These will keep you from slipping off your surfboard when paddling and riding a wave. A surf wax demands regular maintenance, while traction pads can last for years if applied properly.
    1. Wetsuit
      This garment will allow you to stay in cold waters for extended periods.
    1. Rash Guard (Optional)
      This clothing can protect your skin against irritation and prolonged exposure to the sun.
    1. Surf Earplugs (Optional)
      This can protect you from exostosis, which is a condition wherein a bone surrounding your ear canal thickens when exposed to cold winds and waters. This condition is also known as “surfer’s ear” and happens frequently to surfers around 30 years old.
    1. Surfboard Bag (Optional)
      As surfboards are fragile, these bags will protect them from damages and elements, especially during surf trips and long walks.

How it works

 

  1. Land Practice
    Before paddling out, practice popping up and determining your stance to get comfortable with the motion. There are two different stances, like in snowboarding:
    • Regular Stance
      This refers to when you’re more comfortable with your left foot in front and right foot at the back.
    • Goofy

This refers to when you are more comfortable with your right foot in front and left foot at the back.

  1. Paddle out
    Watch where other surfers paddle out, where the waves are breaking, and the levels of the surfers in the water, and make sure the waves are comfortable for you. Also, note where other people are catching waves.
  2. Catch a Wave
    When you see a wave you want to catch, turn around and point the nose of your board toward the shore. Then, lay down and paddle. Make sure the nose of your surfboard is not too high in the air nor underwater. Start paddling using 30-50 % of your paddle power, and when the wave starts to draw on your surfboard’s tail, paddle up to 80 %, and then, 100 % for the last few strokes.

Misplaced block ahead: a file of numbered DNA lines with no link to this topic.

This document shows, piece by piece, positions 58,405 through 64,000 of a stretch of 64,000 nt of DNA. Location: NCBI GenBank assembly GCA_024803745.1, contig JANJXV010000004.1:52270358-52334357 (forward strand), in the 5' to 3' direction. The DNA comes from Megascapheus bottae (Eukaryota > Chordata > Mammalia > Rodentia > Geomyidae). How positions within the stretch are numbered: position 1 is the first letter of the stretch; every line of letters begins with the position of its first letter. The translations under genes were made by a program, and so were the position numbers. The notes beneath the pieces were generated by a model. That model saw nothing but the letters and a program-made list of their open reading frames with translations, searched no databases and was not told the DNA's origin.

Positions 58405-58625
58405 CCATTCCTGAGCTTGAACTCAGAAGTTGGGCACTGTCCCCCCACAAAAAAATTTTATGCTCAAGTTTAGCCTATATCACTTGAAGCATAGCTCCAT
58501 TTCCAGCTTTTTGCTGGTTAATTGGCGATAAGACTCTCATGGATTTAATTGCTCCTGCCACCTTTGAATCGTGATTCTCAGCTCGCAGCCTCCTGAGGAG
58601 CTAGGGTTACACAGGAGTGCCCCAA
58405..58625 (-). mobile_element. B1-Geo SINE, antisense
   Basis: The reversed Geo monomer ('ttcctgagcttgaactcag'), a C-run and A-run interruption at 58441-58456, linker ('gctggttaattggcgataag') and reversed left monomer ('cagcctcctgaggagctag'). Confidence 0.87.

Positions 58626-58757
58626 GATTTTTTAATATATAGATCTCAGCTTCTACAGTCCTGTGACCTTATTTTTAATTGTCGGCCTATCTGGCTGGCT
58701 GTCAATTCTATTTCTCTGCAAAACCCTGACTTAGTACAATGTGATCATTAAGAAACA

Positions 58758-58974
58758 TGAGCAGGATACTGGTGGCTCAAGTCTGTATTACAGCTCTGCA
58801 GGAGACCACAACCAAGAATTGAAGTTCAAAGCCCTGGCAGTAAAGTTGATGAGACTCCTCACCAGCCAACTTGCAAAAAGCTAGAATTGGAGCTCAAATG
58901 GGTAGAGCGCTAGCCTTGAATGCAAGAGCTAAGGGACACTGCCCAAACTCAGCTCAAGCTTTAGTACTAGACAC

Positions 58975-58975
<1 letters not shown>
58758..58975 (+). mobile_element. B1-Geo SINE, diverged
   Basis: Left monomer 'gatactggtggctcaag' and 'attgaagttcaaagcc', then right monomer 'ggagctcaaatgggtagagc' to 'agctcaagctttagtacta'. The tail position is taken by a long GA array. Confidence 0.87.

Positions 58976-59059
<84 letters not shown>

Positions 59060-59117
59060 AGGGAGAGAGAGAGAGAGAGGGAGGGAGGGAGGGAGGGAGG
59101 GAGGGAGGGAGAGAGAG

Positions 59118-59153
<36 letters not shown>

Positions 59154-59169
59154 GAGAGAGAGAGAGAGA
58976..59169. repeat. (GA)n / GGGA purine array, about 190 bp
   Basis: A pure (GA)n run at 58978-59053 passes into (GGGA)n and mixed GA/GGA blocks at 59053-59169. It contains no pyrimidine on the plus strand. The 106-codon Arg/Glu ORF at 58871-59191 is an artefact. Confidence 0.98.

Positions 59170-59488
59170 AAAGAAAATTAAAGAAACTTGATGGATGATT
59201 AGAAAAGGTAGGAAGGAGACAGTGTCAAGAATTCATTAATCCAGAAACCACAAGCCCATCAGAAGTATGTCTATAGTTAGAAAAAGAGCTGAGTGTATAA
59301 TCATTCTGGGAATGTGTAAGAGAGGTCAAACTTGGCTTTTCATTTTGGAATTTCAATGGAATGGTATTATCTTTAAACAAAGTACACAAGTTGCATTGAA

3. Stand
    If you feel a burst of momentum and speed, then you’ll know it’s the right time to stand up.
  4. Pop up
    When popping up, fully commit and look calmly ahead because hesitation creates instability. Hop up in one motion and never look down to your feet nor back at the wave or at the nose of your board. Always keep your eyes up and forward.
  5. Surf

Put slightly more weight in your back foot, bend your knees, and hold your arms out to your sides to balance yourself.

 

Will snowboarding help me surf?

Yes, having experience in snowboarding can help you learn how to surf easily because you’ve already determined your stance and know how to balance yourself on a board. Besides, snowboarding encourages you to be more mindful of your posture and balance, and teaches you to adjust your weight between your heel and toe edges, which is truly helpful in making turns and keeping control when surfing.

 

Why is surfing harder than snowboarding?

Surfing is harder than snowboarding because:

  1. The surfing playing field is different and always changing, wherein the sizes and shapes of the waves are never the same. Meanwhile, in snowboarding, the playing field is a hill or mountain that has enough snow to cover the ground, and regardless the ski runs remain there regardless of the weather. Thus, you can still ride your board down the hill, even when it’s snowing, windy, or raining.
  2. Learning how to surf takes a lot of time. You may find yourself standing up and riding a wave on the first day and then being wiped out the next day. It takes time and dedication to get it right, and even professionals take a tumble or two. Whereas in snowboarding, it only takes 15-20 days to become competent.
  3. Surfing takes a lot of effort because you are required to spend lots of effort the whole time you are in the water. There is also no time to stop or take a time out in the ocean as the waves are changing and you always have to try and paddle out to avoid crashing waves and be in the right position to ride one. In snowboarding, the amount of effort is minimal because there are chairlifts available to take you up the mountain and you can just rely on gravity and your balance to glide down.
  4. In surfing, there are not a lot of opportunities to get better because you spend most of the time paddling and waiting for the waves you are more comfortable riding. A study actually showed that surfers spend less than 10 % of their time surfing the waves.

 

Even though surfing is harder than snowboarding, it is still fun and a great way to keep you active while spending time in the ocean. Both have a lot of health benefits and one can help you get better at the other.